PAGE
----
Even I, a longtime fan of horror, didn't see it in its full scope. If you've read any of my horror list review posts, you know that I've said about many of the stories that I didn't feel they were horror. Now I know that they were, and that they existed on that list because they impacted someone emotionally in all the right ways. As a result, I'll go forward with a new set of eyes when reading the stories from Nightmare Magazine's Top 100 Horror Books.
Link time. Bear in mind that I'm not endorsing these, merely passing them along. Always do your own due diligence before submitting to a market or contest.
Cosmic Roots and Eldritch Shores is accepting flash fiction and short stories in the speculative fiction genres (minus horror). Pays $.06/word. Deadline June 28.
The Threepenny Review is accepting short fiction and poetry. Word counts vary per type of submission. Pays $400 for story/article, $200 for poetry. Deadline June 30.
Subprimal is accepting flash fiction and poetry. Up to 750 words. Pays $20. Deadline June 30.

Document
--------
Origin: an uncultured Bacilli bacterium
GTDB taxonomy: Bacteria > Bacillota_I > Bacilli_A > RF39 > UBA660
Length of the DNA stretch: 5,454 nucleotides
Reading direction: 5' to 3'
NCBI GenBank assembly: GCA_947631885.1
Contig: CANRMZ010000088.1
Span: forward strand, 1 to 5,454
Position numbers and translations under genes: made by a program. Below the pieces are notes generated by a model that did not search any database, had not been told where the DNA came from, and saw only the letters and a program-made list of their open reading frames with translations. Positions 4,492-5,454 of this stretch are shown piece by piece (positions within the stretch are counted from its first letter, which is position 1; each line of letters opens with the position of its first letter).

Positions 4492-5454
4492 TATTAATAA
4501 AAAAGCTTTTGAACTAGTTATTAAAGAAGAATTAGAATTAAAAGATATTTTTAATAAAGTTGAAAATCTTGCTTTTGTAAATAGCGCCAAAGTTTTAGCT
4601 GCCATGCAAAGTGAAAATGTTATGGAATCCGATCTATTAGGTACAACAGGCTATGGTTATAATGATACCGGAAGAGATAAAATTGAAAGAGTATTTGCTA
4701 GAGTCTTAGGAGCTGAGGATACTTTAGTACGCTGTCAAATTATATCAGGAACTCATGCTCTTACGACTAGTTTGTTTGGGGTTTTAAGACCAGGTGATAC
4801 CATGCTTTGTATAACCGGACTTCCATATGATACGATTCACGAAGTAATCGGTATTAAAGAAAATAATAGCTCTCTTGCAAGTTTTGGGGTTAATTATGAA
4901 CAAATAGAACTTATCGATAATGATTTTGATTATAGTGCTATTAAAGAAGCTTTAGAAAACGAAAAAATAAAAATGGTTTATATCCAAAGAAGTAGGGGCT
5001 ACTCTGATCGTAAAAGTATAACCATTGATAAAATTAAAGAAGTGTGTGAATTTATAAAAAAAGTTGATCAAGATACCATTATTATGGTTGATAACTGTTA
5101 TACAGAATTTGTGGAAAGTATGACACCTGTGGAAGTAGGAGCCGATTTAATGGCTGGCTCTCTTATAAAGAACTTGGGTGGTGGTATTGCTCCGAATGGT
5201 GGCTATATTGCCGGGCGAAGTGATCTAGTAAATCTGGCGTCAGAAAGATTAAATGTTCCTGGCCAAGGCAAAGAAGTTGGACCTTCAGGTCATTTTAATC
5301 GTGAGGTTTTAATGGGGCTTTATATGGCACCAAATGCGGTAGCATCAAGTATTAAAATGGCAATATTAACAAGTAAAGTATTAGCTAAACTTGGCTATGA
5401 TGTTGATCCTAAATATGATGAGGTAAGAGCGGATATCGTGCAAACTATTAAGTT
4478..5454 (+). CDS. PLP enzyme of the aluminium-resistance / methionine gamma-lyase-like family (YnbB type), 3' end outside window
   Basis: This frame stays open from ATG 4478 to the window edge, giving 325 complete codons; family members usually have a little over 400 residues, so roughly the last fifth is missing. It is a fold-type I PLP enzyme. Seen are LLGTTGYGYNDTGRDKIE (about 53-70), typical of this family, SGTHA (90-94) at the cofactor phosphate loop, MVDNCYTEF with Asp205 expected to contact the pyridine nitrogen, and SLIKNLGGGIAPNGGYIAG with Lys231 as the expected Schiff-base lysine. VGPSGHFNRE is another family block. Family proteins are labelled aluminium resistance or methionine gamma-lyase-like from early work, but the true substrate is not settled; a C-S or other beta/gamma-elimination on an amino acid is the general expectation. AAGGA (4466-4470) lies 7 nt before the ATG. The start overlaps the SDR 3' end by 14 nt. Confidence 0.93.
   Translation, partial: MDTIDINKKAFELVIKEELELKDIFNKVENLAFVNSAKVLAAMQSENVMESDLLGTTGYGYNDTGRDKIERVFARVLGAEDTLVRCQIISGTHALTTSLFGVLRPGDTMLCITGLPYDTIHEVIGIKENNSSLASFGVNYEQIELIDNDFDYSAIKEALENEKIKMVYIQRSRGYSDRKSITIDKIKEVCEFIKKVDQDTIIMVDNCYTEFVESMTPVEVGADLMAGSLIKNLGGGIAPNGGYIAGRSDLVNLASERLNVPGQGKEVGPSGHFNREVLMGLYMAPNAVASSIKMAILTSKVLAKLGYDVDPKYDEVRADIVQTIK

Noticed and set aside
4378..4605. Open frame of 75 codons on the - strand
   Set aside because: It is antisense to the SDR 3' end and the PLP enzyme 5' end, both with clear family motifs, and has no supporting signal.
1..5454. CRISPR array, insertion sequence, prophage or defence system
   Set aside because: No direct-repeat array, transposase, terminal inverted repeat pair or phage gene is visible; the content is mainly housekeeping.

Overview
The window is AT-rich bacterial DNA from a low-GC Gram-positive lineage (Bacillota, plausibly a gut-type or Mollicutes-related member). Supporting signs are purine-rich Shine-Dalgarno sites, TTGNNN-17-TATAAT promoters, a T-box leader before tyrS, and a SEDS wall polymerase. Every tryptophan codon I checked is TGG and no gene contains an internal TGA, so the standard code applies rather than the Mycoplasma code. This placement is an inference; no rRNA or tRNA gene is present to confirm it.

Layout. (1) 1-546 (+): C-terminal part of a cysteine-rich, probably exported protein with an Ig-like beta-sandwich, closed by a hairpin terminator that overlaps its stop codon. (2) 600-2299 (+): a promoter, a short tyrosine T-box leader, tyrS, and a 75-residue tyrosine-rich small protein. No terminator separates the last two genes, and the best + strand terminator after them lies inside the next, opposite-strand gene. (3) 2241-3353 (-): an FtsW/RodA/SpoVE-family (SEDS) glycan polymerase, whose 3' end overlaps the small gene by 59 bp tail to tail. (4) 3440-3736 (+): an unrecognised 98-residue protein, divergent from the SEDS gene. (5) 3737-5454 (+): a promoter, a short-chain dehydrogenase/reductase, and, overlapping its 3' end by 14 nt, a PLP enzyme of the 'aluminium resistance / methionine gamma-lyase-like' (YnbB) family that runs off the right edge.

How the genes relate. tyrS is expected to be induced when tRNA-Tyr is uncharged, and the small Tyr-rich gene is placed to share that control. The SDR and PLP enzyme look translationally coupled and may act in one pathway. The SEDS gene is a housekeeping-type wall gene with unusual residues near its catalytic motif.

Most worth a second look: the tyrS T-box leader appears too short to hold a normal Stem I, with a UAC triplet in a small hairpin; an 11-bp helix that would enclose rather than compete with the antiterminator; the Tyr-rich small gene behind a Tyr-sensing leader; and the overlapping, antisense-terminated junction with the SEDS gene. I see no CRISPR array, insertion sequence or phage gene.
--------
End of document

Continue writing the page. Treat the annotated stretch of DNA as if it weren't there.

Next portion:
Alban Lake is accepting horror short stories concerning the Ancient Ones for The Mad Visions of al-Hazred. 3000 to 10,000 words. Pays $25. Deadline June 30.
Chicken Soup for the Soul is accepting short pieces for My Crazy Family. Up to 1200 words. Pays $200. Deadline June 30.
Inklings Publishing is accepting short fiction, nonfiction, and poetry for Perceptions: Bullies. This is an anthology for kids. Up to 5000 words. Pays $20. Deadline June 30.
Broken Eye Books is accepting weird fiction set in Miskatonic University. Must involve the Cthulhu mythos. 3000 to 6000 words. Pays $.08/word. Deadline June 30.
Helen: A Literary Magazine is holding their Visual Prompt Quarterly Contest. Poetry, fiction, nonfiction, or experimental. There are three images, and it can contain one or all of them. $25 prize. Deadline June 30.
How do you define horror? Have you looked at any of the mentioned stories as horror? Do you find yourself pigeonholing horror into narrow definitions? Are any of these links of interest? Anything to share?
May you find your Muse.